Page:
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Little did I know when I bought the album that the band would become such a part of rock history. My favorite cut was "Morning Dew" and it is still one of their best songs. As an old Head I believe the pre-1970 albums are unequaled for originality and intensity...I still have the original copies I bought back when. If I remember correctly, mono albums sold for $3.98 and stereo went for a dollar more. As for being the first album...memory tells me the Dead put out a live album on Sunshine or Sunrise Records from the same time, maybe beforehand, with the whole second side being Midnight Hour. It may have been from the Warlocks and just renamed. Does anyone else remember this album? My copy was stolen one New Year's Eve along with a first edition "Freak Out" and a first edition "Double White".
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and I must say, it sounds amazing. I am listening to Morning Dew.....WOW!! The mix is perfect, and I venture to say that they spent more time on this than they did on the box set stereo version. I understand why people are upset that this wasn't included in the box set, but this mono set was super rare even when it was released and only pressed once (as far as I know), so it makes since to make it limited. Mono nowadays is such a niche market that to make it available in large quantities doesn't make much sense, at least to me.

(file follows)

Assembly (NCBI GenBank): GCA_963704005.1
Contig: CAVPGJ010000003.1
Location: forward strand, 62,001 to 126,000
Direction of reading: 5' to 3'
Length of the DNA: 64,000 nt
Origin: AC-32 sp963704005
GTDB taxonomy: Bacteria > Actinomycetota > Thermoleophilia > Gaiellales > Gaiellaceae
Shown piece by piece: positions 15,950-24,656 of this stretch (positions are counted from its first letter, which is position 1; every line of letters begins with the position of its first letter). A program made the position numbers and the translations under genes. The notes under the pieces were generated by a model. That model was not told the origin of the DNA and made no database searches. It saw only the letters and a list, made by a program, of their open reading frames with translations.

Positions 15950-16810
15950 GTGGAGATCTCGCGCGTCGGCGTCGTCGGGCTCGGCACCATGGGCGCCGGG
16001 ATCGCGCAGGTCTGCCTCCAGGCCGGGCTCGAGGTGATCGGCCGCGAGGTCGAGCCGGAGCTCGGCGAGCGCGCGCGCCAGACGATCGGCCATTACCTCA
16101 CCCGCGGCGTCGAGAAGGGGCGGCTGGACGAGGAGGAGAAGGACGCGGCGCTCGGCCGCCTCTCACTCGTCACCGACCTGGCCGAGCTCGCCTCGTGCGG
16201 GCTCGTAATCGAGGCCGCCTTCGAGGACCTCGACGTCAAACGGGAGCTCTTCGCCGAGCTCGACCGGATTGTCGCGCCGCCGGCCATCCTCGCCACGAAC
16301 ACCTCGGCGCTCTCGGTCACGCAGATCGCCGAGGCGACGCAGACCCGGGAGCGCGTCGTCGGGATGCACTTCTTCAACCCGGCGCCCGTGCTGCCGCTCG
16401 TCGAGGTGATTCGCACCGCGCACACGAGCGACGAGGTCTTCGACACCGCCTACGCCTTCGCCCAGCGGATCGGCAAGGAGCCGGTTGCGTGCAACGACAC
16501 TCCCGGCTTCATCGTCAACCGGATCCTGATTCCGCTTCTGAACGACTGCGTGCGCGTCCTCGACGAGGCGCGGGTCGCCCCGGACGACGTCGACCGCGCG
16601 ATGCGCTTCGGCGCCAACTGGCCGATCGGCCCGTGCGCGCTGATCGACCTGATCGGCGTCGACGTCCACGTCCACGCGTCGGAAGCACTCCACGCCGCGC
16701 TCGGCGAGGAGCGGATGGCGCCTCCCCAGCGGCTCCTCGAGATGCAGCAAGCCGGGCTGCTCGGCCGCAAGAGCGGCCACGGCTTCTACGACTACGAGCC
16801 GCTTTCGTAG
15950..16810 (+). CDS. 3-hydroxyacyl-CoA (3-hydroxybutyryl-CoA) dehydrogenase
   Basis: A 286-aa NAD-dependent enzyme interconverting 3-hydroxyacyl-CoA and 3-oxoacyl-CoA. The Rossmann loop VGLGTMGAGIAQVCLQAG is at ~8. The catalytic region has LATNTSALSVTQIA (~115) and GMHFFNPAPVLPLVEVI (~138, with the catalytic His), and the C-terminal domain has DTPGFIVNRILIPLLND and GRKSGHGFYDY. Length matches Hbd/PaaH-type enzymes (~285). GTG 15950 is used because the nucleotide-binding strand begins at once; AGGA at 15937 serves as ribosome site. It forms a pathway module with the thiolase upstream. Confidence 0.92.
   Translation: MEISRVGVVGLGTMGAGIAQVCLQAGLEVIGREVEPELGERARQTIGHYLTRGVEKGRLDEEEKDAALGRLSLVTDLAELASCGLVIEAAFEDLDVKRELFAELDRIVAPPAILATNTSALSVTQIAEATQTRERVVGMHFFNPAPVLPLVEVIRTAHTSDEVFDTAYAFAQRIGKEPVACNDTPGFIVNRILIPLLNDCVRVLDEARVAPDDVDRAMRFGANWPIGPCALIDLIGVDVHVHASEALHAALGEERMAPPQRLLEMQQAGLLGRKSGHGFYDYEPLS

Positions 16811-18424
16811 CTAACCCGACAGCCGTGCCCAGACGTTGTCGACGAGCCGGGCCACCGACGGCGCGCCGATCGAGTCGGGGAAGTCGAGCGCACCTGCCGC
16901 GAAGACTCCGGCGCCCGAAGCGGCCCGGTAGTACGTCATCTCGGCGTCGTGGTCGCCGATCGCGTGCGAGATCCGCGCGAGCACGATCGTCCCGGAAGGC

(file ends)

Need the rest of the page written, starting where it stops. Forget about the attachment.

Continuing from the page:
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Picked this up this morning. There were 30 people in line ahead of me over an hour and a half before Harvest Records opened. To me, this was the holy grail of Record Store Day limited releases. They got 6 copies in, and I was lucky enough to pick one up before they were gone. This is a beautiful beautiful beautiful mix. Sounds incredible. And I'm so glad I was able to get it!
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I got to my local store about 30 minutes before it opened - I would guess they had 8 copies - I got one. Question for those who have opened it - Is there a booklet of some kind included? I planned on just leaving mine sealed - I have an unsealed Anthem that I bought about 35 years ago. I don't want to play this one on the turntable I have.
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keep it sealed
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"I am so f**king tired of seeing "Limited Edition" attached to releases I could scream"I could not agree more. Apparently I did not realize how "limited" this was as I went to 3 record stores in Omaha who all were sold out. I'm trying to give you my money, but you won't let me!!! A strange business model to be sure. Seriously? What gives? Grateful Dead, LTD?